The Connecticut College art department and the adjacent Lyman Allyn Art Museum have teamed up for a provocative exhibit exploring how faculty members conceptualize and create their work – and how teaching influences them.
Clara Euam '12 with "Attune," a large, outdoor sculpture she created during her College-funded internship.
Returning to her native country of South Korea after a seven-year absence, Clara (Da Eun) Euam '12 hopes to preserve its traditional residential architecture through her love of art and sculpture. Euam is the College's first-ever recipient of the Mortimer Hays-Brandeis Traveling Fellowship, a $19,000 award in support of a student's artistic endeavors outside of the United States.
Euam, one of three recipients this year, was chosen for her proposed work in South Korea's Bukchon Hanok village, a town where 600-year-old architecture is disappearing as it is replaced by modern structures. Euam plans to conduct research in the village, documenting the current condition, level of preservation and functionality of architecture in the town. She also plans to utilize personal connections with the residents. Ultimately, she will install an artistic structure of her own to be shared with her South Korean audience.
"My main plan for this project is to explore Korea's traditional housing … through meeting people who preserve and still live in the Hanok village," Euam says. "The exciting part of this project is that I get to research cultural issues that are happening right now and participate through my art project."
Professor Andrea Wollensak advised Euam in preparing her proposal for the fellowship. Wollensak has been the fellowship's institutional representative for Connecticut College since 2006 and this year served on the selection committee.
"During the selection process, we are looking for clarity of project goals, means by which they can be fulfilled, adequacy of language and academic preparation and necessity to travel abroad," Wollensak says. "The candidates need to have done their homework."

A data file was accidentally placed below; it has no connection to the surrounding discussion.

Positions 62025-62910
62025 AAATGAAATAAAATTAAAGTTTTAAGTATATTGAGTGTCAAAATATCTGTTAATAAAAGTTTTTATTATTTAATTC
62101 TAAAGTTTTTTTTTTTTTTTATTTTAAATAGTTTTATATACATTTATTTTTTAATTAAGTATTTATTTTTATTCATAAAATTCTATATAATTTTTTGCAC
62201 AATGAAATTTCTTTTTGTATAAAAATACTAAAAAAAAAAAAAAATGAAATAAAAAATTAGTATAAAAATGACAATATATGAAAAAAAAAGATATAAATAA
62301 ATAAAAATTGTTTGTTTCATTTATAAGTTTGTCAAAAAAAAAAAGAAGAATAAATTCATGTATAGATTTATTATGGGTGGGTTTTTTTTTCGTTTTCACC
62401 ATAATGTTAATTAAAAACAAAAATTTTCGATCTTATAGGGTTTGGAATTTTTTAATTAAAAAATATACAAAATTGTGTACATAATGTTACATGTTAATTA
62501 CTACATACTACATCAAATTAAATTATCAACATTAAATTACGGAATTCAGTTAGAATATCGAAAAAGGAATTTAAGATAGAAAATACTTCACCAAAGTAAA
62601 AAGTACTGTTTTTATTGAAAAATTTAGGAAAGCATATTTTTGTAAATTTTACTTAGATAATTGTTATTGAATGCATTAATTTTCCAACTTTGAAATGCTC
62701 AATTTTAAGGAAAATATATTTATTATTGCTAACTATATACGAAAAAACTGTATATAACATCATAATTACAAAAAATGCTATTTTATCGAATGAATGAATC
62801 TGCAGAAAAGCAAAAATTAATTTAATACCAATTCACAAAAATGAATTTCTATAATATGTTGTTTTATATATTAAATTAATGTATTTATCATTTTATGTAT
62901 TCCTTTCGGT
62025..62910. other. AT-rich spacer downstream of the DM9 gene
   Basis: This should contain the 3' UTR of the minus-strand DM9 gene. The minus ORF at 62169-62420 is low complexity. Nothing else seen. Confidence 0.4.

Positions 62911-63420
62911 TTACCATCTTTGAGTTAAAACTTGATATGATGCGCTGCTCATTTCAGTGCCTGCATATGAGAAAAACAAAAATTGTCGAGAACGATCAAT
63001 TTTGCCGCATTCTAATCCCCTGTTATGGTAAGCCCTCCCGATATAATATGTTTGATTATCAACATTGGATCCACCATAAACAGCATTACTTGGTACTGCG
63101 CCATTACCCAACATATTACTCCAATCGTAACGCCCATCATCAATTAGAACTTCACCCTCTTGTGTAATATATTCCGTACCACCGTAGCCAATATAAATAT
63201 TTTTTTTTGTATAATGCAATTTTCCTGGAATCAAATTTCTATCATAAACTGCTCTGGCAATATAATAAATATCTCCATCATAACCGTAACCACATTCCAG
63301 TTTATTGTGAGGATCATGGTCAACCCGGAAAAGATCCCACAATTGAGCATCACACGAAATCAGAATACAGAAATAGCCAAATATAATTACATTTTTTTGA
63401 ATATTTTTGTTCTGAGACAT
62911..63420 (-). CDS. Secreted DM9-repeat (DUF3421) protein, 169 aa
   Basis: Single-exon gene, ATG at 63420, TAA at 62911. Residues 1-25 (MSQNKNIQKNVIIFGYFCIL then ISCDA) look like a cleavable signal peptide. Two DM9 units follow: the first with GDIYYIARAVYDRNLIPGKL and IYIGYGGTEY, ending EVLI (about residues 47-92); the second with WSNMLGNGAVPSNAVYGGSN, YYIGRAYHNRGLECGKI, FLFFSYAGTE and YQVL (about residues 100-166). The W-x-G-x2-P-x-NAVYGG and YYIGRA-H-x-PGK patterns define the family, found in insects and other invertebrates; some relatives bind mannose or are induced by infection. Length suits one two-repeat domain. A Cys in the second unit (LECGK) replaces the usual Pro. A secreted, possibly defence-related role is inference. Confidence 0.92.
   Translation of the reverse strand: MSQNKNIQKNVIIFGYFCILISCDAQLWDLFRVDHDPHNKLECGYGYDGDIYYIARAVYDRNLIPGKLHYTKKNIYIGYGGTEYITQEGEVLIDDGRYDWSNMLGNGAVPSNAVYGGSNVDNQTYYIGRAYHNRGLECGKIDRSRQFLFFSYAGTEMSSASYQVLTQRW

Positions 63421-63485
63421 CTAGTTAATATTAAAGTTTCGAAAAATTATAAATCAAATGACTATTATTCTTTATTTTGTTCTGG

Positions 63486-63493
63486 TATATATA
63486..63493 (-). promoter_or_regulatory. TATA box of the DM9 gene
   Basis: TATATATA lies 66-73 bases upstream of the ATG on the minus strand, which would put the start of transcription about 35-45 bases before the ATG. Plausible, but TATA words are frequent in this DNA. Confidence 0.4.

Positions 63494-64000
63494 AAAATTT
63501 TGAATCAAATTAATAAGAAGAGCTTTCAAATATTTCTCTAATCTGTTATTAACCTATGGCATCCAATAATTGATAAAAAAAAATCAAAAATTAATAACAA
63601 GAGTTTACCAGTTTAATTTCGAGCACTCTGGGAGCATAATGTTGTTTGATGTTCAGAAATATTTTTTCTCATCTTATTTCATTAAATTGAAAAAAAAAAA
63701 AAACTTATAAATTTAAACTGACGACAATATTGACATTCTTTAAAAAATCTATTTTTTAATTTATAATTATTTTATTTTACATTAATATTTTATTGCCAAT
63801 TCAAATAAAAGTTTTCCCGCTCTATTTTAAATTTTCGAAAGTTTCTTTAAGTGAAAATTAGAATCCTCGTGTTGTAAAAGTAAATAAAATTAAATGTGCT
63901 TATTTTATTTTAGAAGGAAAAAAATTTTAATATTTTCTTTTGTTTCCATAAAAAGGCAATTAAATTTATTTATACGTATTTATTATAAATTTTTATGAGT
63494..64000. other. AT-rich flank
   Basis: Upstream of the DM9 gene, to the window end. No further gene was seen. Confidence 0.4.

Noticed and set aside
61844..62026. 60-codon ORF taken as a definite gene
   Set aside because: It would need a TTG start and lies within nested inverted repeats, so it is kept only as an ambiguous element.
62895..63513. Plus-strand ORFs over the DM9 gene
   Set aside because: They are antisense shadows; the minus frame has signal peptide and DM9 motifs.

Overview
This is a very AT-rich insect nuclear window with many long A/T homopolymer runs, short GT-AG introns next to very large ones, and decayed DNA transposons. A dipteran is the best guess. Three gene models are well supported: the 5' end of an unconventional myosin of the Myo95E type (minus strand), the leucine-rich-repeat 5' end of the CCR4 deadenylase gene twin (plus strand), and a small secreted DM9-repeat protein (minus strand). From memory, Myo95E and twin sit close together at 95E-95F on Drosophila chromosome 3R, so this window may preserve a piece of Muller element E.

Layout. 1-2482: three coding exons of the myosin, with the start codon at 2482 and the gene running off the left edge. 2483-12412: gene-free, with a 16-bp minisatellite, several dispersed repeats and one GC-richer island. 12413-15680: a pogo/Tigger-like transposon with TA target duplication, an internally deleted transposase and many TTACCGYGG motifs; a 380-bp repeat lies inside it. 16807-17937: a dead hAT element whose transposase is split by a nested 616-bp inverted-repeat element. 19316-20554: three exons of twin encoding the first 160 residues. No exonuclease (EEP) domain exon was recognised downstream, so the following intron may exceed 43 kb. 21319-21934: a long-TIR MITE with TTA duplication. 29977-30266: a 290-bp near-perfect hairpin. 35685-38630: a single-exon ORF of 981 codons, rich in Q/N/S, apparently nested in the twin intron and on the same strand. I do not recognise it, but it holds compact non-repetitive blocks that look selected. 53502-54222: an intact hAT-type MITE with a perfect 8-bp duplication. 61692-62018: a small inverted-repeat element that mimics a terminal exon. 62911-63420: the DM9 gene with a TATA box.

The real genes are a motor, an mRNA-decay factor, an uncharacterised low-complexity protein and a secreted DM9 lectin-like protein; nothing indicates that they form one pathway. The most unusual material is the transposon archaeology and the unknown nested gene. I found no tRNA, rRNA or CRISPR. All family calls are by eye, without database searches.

Euam's proposal fit all of these criteria, Wollensak said. "Her project is rich, broad, interdisciplinary and community-based, and her studio work is very strong and really supports her plan. It is visually and conceptually evident that this is the next step for her."
Euam also hopes the venture will complement the studies she recently completed at the College as an art major with a concentration in sculpture.
"My research has been focusing on the current status of the environment and how it deeply intertwines with our living place," she says. "What intrigued me the most about this project is that I am not only studying Korea's culture and tradition but also how Hanok ties into nature and creates a harmonious environment."
Euam explored this concept of nature and harmony during her College-funded internship at Franconia Sculpture Park in Minnesota, where she created a large, outdoor sculpture entitled "Attune." Her sculpture work will continue in the Bukchon Hanok village this year.
"I would like to create an artwork that can interact with the audience and communicate the values that I find through my on-site research," she says.
- By Bailey Bennett '14
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